Remember the old Twitter, the one where there was just a box that asked “What are you doing?” and a stream of replies from people you knew? I yearn for those days, when Twitter knew what it was, we knew what it was for and we were willing to do anything to support this plucky little start-up.

Those simple days are long behind us as Twitter embarks on the next leg of its mission to, well the only word that adequately sums up what Twitter is doing with its new redesign is “complexificationing”. Hot on its heels of redesign that created the annoying @Username and Activity tabs, Twitter has now created a sleeker, cleaner design that, frankly, sucks. The web version is rolling out gradually, as usual, but if you want to see how it will work take a look at the mobile website or mobile apps.

The redesign seems to be based on how they want users to behave, rather than how they actually do. The new @ tab, which you would assume would be your Mentions, defaults now to Interactions, which is the same as the now-old-Twitter’s @username tab. If you actually want just your @ messages, you need to click the new sub-tab, Mentions.

Now, remember the Dickbar: the annoying black bar at the top of the iPhone app that promoted trending topics and ads which everyone hated and that Twitter had to embarrassingly remove shortly after it launched? That’s now the Discover tab where you find search (such that it is), hashtags, trends, and suggestions for who to follow. Basically, all the stuff that isn’t really about you but which Twitter really wishes you’d pay more attention to.

Finally, the Me tab. As John Gruber, in an excellent overview of #NewNewTwitter at Daring Fireball, says:

“Me”. Oh boy. Stashed into this tab are your profile, your direct messages, your Twitter Lists, and the interface for switching to other Twitter accounts. This tab is the conceptual carpet under which Twitter swept everything that didn’t fit under “Home”, “Connect”, or “Discover”.

Direct messages, which used to be in the menu bar, is now buried under three taps. We can only assume that Twitter either thinks no one sends DMs or really wishes that they wouldn’t, because no sensible person would hide a key bit of functionality like this.

I find myself entirely unsurprised that New New Twitter is so terrible. Twitter stopped focusing on what users do and want a long time ago. They even threw a fit at developers, many of whom do think about that stuff, telling them not to bother replicating anything Twitter already does, like making apps or desktop clients, or else.

It seems as if Twitter is stuck on the Trajectory of Suck, where each new redesign, each new feature takes Twitter further and further away from its original mission. Sadly, it’s not alone.

Mark Zuckerberg shows off the new Facebook Timeline. Getty Images

Also rocketing along towards suckitude is Facebook. A social network with privacy settings so complexificationated that you need a PhD to work them out. Facebook, too, has been through multiple redesigns, each one adding more and more functionality, not all of which users like or want. Frictionless sharing, the news feed, subscriptions and more, all wrapped up in a counterintuitive, confusing and visually hideous user interface.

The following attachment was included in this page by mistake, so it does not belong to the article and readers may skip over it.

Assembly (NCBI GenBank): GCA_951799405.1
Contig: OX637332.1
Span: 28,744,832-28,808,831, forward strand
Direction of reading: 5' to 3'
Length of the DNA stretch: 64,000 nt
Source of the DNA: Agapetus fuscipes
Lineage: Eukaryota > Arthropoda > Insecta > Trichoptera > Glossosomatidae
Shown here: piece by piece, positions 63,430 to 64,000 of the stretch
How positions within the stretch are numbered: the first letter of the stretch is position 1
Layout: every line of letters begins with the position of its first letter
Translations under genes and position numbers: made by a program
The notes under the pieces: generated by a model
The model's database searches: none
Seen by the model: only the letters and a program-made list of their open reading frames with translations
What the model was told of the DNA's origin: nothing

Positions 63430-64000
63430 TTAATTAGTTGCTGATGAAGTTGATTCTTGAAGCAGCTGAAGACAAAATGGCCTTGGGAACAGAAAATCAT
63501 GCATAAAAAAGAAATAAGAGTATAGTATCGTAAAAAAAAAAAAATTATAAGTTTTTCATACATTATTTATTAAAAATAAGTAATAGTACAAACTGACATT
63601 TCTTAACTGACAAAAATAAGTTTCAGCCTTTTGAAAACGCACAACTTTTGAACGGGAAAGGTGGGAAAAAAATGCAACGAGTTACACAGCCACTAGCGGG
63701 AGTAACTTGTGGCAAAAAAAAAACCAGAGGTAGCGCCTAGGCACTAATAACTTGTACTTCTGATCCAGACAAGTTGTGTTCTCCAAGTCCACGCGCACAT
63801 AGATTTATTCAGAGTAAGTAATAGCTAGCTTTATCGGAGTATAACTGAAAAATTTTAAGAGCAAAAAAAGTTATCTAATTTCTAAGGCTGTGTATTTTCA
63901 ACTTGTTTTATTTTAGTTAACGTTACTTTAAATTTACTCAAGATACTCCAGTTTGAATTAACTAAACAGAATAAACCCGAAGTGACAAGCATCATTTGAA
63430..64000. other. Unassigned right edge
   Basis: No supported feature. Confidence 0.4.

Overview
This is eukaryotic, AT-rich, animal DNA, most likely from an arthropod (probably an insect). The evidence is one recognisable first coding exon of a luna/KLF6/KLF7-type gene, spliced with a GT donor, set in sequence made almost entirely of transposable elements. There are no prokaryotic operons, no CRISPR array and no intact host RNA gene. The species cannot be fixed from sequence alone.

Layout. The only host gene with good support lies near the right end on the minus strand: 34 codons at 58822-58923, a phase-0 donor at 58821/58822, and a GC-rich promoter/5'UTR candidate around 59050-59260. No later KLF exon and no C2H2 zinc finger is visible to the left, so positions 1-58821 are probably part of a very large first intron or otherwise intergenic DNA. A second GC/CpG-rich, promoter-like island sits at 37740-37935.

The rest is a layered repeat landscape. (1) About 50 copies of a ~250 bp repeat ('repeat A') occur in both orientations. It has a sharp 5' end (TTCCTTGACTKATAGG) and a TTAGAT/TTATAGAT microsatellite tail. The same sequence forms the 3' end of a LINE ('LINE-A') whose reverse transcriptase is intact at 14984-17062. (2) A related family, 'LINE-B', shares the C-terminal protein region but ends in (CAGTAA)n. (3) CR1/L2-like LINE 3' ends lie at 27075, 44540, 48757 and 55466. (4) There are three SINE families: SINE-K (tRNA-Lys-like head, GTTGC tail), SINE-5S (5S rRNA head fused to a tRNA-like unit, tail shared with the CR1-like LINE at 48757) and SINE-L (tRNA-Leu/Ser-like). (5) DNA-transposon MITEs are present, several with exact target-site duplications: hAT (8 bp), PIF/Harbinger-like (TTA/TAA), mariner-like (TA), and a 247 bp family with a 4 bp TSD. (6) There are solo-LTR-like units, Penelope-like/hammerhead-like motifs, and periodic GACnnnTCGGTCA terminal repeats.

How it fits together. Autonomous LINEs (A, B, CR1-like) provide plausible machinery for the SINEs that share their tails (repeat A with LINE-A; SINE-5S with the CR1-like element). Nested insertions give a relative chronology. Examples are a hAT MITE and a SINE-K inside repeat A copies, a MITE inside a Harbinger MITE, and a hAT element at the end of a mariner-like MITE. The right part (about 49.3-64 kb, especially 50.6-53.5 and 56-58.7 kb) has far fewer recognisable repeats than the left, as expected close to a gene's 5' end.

And then there’s Google, spreading the redesign pixiedust over all of its products, one by one. Take the new Gmail: The blandness of the colour scheme makes it hard to see which emails have been read and which haven’t. The default setting it too widely spaced (you have to pick “compact” from the settings to get a view like the old version). The Compose button, now huge and red, dominates the sidebar and looks like it was designed by an eight year old. Text buttons like Archive, Spam and Delete have been replaced by icons which, I think, are less intuitive at a glance.

It’s like Microsoft Word all over again as these ‘new’ web companies blindly tread the well-worn path to bloat.

The first word processor that I used professionally was WordStar which used’ dot commands’ for formatting, like .lm to set the left margin. Then Word came along and it was a revelation. It truly was the best word processor I’d ever seen and it worked like a dream. For a while. But with each new release came a bunch of features that I didn’t know I was supposed to want and never used.

Eventually, Word did everything you could possibly want a word processor to do, but they still felt driven to keep on adding features, no matter how useless or poorly implemented. You could write your webpages in Word! They’d be terrible and it would be a horrible process, but you could run a website using a word processor. As these new bits of functionality came along, so the useful bits of Word, the bits you really wanted to work perfectly, started to get buried under layers of menus. The software became bloated, crashed a lot, and hogged your computer’s resources. Now I only open Word when I have to.

The conclusion is, however, inescapable: The lovely, sleek, Web 2.0 that we all knew and loved has turned into Word. If this is what Web 3.0 looks like, I think I’ll go hide out in Usenet until it’s all over.

Publish date: December 9, 2011 7:57 pm| Modified date: December 9, 2011 7:57 pm

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